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Old 09-07-2004, 04:04 PM   #1
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new tank cycling

I have a new tank finially set up and beginning the cycling process. I have no live rock (planning on adding in the near future) wet/dry filter with protein skimmer, 2 sponge filter media, and bio balls. I have 80lbs of aragonite sand substrate. Measurements are 7.8 Ph, 80*F (will drop this to 79*) 1.022 salinity, 0 nitrate, 0 nitrite. My amonia is at 0.8, and I have not added a damsel or raw shrimp yet. Is this normal, can my tank cycle with nothing in it? Do I need to add anything like flakes or anything for the bacteria to populate the sand substrate?

Also, I am planning on adding some live rock in the future (when funds become available), how will this effect my tank? If I have fish / shark in my tank will this create a mini cycle that will greatly effect them? Thanks.

-Bryan
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Old 09-07-2004, 04:17 PM   #2
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The tank can't cycle without a source of ammonia.. the fact that you are reading 0.8 is a little strange since there's nothing in the tank yet, but I suppose the sand could have contained something that contributed. I would add a raw shrimp to get things rolling.. I don't like using flakes for this purpose because of the high phosphates.

If at all possible I think it's always best to get the tank settled before any livestock is introduced.. by that I mean the LR mainly. But it's possible to add it later if cured in a separate container first. Even overnight delivery can be enough to cause significant amounts of die-off on occasion and it's just not worth the risk. Once the tests show no signs of ammonia and nitrite in the curing vessel, you can safely transfer the rock to the main tank.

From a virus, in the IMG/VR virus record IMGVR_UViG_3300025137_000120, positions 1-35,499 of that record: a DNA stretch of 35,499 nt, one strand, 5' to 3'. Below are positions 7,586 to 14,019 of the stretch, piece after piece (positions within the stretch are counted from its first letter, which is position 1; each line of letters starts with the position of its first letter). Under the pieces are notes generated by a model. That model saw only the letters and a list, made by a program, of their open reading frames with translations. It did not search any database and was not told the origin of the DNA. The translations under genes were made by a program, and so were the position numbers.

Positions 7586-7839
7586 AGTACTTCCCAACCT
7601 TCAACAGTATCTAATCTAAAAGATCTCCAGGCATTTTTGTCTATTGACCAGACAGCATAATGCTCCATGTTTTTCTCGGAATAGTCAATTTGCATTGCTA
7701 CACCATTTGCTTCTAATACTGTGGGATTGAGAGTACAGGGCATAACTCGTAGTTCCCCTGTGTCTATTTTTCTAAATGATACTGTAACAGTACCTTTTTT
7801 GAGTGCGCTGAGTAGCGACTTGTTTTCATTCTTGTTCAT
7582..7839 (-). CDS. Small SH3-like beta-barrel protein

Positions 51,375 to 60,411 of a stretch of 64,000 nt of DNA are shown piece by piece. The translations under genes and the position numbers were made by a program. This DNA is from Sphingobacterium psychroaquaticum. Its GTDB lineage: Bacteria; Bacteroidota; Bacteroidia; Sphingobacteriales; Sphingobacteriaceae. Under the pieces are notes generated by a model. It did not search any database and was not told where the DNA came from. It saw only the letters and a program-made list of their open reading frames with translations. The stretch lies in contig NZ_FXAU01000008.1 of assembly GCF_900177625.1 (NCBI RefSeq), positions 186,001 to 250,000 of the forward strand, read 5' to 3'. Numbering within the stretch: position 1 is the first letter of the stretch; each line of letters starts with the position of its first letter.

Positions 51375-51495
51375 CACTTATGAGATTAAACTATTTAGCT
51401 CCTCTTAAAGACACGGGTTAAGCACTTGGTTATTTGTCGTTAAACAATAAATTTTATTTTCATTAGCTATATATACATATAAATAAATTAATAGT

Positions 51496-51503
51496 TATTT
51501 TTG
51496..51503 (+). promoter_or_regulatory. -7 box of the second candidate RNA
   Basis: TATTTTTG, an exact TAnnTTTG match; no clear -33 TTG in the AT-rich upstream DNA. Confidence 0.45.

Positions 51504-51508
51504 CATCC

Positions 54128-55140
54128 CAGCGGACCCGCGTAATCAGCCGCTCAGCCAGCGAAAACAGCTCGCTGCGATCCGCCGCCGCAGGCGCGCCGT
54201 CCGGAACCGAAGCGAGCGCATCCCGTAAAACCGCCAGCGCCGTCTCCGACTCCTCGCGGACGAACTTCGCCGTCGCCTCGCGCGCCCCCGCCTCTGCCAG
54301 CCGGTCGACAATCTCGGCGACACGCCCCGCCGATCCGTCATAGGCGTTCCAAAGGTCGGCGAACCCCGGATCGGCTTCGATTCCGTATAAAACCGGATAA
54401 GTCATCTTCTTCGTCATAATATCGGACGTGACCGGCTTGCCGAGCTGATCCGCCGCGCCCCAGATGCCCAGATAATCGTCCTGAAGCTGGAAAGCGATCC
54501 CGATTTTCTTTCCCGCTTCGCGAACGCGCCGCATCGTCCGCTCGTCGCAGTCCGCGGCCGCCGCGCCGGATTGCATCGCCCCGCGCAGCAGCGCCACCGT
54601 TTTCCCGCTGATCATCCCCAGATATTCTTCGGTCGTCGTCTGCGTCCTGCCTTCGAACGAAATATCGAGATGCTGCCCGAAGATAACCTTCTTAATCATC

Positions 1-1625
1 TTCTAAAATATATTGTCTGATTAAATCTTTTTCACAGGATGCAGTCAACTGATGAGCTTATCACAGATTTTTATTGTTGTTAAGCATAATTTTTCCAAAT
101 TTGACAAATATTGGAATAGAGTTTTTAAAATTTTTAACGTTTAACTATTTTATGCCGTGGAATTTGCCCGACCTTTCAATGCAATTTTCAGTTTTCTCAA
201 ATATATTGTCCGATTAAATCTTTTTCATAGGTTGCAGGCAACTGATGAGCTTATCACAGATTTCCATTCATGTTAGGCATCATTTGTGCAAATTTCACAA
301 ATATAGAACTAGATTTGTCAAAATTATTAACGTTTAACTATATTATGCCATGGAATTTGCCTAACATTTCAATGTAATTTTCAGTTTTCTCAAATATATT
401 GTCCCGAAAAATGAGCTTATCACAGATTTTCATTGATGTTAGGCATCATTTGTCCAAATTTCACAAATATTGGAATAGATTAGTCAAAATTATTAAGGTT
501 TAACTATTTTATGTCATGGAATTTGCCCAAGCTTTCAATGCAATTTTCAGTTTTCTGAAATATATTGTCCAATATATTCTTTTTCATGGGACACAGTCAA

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Old 09-07-2004, 04:39 PM   #3
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The tank can't cycle without a source of ammonia.. the fact that you are reading 0.8 is a little strange since there's nothing in the tank yet, but I suppose the sand could have contained something that contributed. I would add a raw shrimp to get things rolling.. I don't like using flakes for this purpose because of the high phosphates.
Well, I think the amonia source might have come from the sponge filters in my wet/dry; they were from my previous freshwater tank. My LFS told me this might add some beneficial bacteria to start the cycling process.

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If at all possible I think it's always best to get the tank settled before any livestock is introduced.. by that I mean the LR mainly. But it's possible to add it later if cured in a separate container first. Even overnight delivery can be enough to cause significant amounts of die-off on occasion and it's just not worth the risk. Once the tests show no signs of ammonia and nitrite in the curing vessel, you can safely transfer the rock to the main tank.
That's a good idea, curing it in a seperate container will allow the mini cycle to complete prior to adding it to the tank. You're a genius
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Old 09-07-2004, 05:54 PM   #4
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Yeah, the ammonia reading probably is a result of adding the sponge if it wasn't thoroughly cleaned.. AFAIK the FW bacteria cannot survive in SW.
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Old 09-07-2004, 07:35 PM   #5
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How many gallons?
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My LFS told me this might add some beneficial bacteria to start the cycling process.
Good idea but it is a different bacteria.
As for the rock. I agree with waiting on getting lr, a bit. The problem is that you need more surface for the bacteria to colonize. To accomplish this, I would add some dry base rock. It was $1/lb at my lfs. Let the tank cycle a bit, then add the lr. This will help keep hitchikers alive.
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